British Prime Minister Boris Johnson has arrived in Luxembourg to meet with the President of the European Commission, Jean-Claude Juncker.
This article was updated throughout the afternoon, with newer information appearing at the top of the article.
Following meeting: Bettel takes the stage alone as Johnson leaves
Bettel, alone at the press conference following the meeting, started by thanking Johnson for the meeting — while pointing to the empty stand next to him, where Johnson had been supposed to be — and noted that while protesting is important, and a right, it's also important to listen to all sides. In his speech, Bettel noted that extensions for the sake of extensions were not an option.
Further, Bettel stated that people - both the British and Europeans at large - need clarity on what is going to happen on 31 October, and that 'you can't hold a future hostage for political gains.' Further, that the clock is ticking, and responsibility for progress lies with Johnson. The Irish border and backstop issue was also at the centre of his speech and subsequent answers.
Asked about withdrawal agreements, Bettel answered that there was but one agreement in his mind - the one currently on the table, that the UK has opted not to accept.
Bettel placed considerably emphasis on the need for clarity, and a stop to uncertainty - both for European citizens living in the UK, and vice versa.
In a passionate answer to one question, Bettel called out lies by leave campaigners, saying that before Brexit voters had been told they would get money back, that Brexit would happen within 24 hours, but no one called out their lies.
The Prime Minister also said he will not take responsibility, nor should the EU, for what is a home-grown (UK) issue and the 'mess we are in at the moment'.
Video of the speech
Our mobile journalist recorded the speech, which you can view below. Do note that this does not include the questions and answers which followed the speech, and therefore does not reflect all of the above summary.
Live stream from press meeting (finished)
Interview with a protester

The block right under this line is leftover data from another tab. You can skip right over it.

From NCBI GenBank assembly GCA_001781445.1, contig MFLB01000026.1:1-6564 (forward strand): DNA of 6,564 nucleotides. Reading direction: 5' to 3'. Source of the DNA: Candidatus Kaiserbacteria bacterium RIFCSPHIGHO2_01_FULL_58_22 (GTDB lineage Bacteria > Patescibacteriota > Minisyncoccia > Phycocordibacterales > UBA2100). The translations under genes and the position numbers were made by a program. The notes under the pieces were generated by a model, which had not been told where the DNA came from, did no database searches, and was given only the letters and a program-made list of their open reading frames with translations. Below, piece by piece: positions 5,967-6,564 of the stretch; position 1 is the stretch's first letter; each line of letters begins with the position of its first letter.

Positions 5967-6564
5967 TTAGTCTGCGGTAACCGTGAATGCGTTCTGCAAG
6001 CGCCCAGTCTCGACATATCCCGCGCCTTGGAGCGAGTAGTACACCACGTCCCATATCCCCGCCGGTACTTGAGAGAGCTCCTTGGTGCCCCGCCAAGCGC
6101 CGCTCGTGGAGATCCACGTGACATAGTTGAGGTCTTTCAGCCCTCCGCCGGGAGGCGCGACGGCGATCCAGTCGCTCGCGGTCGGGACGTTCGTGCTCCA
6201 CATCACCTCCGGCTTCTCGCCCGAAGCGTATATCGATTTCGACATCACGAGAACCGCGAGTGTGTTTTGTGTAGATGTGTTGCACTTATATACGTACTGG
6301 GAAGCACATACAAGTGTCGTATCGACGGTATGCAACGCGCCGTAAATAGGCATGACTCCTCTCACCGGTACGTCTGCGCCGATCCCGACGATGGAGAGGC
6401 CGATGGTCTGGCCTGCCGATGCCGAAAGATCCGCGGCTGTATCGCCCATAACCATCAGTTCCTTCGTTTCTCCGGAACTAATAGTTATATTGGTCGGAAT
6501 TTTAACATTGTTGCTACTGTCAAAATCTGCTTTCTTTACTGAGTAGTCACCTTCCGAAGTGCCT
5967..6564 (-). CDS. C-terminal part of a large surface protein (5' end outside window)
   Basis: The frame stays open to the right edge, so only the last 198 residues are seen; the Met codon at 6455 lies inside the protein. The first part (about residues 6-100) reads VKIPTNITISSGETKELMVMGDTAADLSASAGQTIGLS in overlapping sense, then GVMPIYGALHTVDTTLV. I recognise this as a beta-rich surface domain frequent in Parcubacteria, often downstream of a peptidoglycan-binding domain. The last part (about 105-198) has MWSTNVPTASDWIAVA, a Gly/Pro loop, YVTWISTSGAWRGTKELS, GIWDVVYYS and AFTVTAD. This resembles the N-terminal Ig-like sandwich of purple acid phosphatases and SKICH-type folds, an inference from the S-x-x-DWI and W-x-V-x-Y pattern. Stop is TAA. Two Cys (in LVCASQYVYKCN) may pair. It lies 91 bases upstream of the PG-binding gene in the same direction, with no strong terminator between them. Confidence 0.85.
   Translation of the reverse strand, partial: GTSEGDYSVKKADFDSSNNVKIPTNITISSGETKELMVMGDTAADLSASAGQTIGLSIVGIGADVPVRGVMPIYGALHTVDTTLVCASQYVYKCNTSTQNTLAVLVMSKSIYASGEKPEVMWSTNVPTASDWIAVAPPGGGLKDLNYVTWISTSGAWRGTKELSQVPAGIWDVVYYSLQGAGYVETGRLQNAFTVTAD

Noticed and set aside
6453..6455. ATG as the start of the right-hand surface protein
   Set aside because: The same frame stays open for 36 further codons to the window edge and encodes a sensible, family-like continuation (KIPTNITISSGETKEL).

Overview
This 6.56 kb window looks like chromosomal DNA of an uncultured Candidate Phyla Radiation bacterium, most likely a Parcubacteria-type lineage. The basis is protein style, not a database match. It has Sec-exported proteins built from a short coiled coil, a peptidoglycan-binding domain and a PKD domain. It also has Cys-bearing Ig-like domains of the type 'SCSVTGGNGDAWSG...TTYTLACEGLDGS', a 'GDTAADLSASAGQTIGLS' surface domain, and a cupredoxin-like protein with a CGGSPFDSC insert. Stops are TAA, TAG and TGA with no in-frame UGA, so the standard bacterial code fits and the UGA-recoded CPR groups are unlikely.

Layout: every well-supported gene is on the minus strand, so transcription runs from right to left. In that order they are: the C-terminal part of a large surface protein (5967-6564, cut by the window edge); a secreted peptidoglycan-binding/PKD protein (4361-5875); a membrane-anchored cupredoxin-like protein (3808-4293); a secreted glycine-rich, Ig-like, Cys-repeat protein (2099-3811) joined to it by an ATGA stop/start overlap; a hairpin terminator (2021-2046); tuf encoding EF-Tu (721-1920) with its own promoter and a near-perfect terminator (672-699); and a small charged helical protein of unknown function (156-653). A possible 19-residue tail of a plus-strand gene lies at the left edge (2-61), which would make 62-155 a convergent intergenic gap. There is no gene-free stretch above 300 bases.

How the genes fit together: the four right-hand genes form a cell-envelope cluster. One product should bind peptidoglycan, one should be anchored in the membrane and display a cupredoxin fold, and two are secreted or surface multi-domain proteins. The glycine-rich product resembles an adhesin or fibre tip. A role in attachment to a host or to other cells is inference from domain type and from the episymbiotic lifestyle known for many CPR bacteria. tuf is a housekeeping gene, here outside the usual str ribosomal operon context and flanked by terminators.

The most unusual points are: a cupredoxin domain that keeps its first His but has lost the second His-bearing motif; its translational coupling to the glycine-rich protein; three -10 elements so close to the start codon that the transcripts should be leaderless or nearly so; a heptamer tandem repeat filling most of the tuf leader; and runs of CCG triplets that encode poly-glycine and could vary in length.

RTL Today's mobile journalist, Gerry Erang, conducted an interview with David Pike, one of the protesters awaiting Johnson's arrival earlier today. You can see the interview in full here.
Further protests as Johnson arrives to the meeting
Crowds of protesters awaited Johnson's arrival, which was accompanied by loud demonstrations.
Johnson booed as delegation leaves restaurant
Several protesters had gathered outside the restaurant in anticipation of the delegation's exit.
An outline of the visit
On the Prime Minister’s schedule today is a lunch with Jean-Claude Juncker in the presence of the chief negotiator for the European Union, Michel Barnier, as well as a meeting with the Prime Minister Xavier Bettel and a press conference at 3.15pm. RTL Today will be live streaming from the conference.
At the heart of the discussions is of course the agreement for the exit of the European Union. The British Prime Minister is asking for changes that the European Union has refused so far.
Jean-Claude Juncker clarified during the weekend that no other agreement would be negotiated and criticised the British for not having proposed alternatives.
In the event that the two parties do not agree, Johnson has stated that this will result in a no-deal Brexit come 31 October — an option which does not have the backing of the British Parliament, who would prefer another deadline extensions, which Johnson has ruled out.
Prior to Johnson's visit, Xavier Bettel has stated that there will be no alternative to the extant Brexit agreement, nor a new deadline.
The problem of the Irish border remains, however, as a no-deal Brexit presents no solution to the "backstop".
The European employers' organisation, fears that a no-deal Brexit would be catastrophic, and calls for efforts from both parties to reach an agreement through constructive dialogue.
Upon arriving in Luxembourg, Johnson expressed 'cautious' optimism about progress in Brexit talks as he meets with EU leaders. Juncker, meanwhile, answered a question as to whether progress towards a deal has been made with a short and simple, "we'll see."